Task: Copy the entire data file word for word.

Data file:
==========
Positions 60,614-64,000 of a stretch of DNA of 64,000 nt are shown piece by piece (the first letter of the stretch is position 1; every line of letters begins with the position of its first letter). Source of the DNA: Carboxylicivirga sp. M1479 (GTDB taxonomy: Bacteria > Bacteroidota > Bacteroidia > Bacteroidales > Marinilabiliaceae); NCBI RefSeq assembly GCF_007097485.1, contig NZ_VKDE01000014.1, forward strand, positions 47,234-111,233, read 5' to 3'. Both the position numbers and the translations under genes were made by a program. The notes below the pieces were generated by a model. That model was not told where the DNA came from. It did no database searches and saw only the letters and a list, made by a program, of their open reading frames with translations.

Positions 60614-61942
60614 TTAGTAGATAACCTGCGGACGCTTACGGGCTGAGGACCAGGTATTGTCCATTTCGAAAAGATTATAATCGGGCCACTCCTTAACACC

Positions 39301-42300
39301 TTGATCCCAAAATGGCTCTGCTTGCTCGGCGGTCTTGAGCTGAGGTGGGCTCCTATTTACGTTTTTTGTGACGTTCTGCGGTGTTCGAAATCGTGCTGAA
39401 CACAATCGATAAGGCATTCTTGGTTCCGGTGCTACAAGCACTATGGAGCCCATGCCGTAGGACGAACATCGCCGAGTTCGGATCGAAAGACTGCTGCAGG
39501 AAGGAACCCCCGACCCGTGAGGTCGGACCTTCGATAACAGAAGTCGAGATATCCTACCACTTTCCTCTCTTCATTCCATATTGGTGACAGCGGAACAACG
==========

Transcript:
Positions 60,614-64,000 of a stretch of DNA of 64,000 nt are shown piece by piece (the first letter of the stretch is position 1; every line of letters begins with the position of its first letter). Source of the DNA: Carboxylicivirga sp. M1479 (GTDB taxonomy: Bacteria > Bacteroidota > Bacteroidia > Bacteroidales > Marinilabiliaceae); NCBI RefSeq assembly GCF_007097485.1, contig NZ_VKDE01000014.1, forward strand, positions 47,234-111,233, read 5' to 3'. Both the position numbers and the translations under genes were made by a program. The notes below the pieces were generated by a model. That model was not told where the DNA came from. It did no database searches and saw only the letters and a list, made by a program, of their open reading frames with translations.

Positions 60614-61942
60614 TTAGTAGATAACCTGCGGACGCTTACGGGCTGAGGACCAGGTATTGTCCATTTCGAAAAGATTATAATCGGGCCACTCCTTAACACC

Positions 39301-42300
39301 TTGATCCCAAAATGGCTCTGCTTGCTCGGCGGTCTTGAGCTGAGGTGGGCTCCTATTTACGTTTTTTGTGACGTTCTGCGGTGTTCGAAATCGTGCTGAA
39401 CACAATCGATAAGGCATTCTTGGTTCCGGTGCTACAAGCACTATGGAGCCCATGCCGTAGGACGAACATCGCCGAGTTCGGATCGAAAGACTGCTGCAGG
39501 AAGGAACCCCCGACCCGTGAGGTCGGACCTTCGATAACAGAAGTCGAGATATCCTACCACTTTCCTCTCTTCATTCCATATTGGTGACAGCGGAACAACG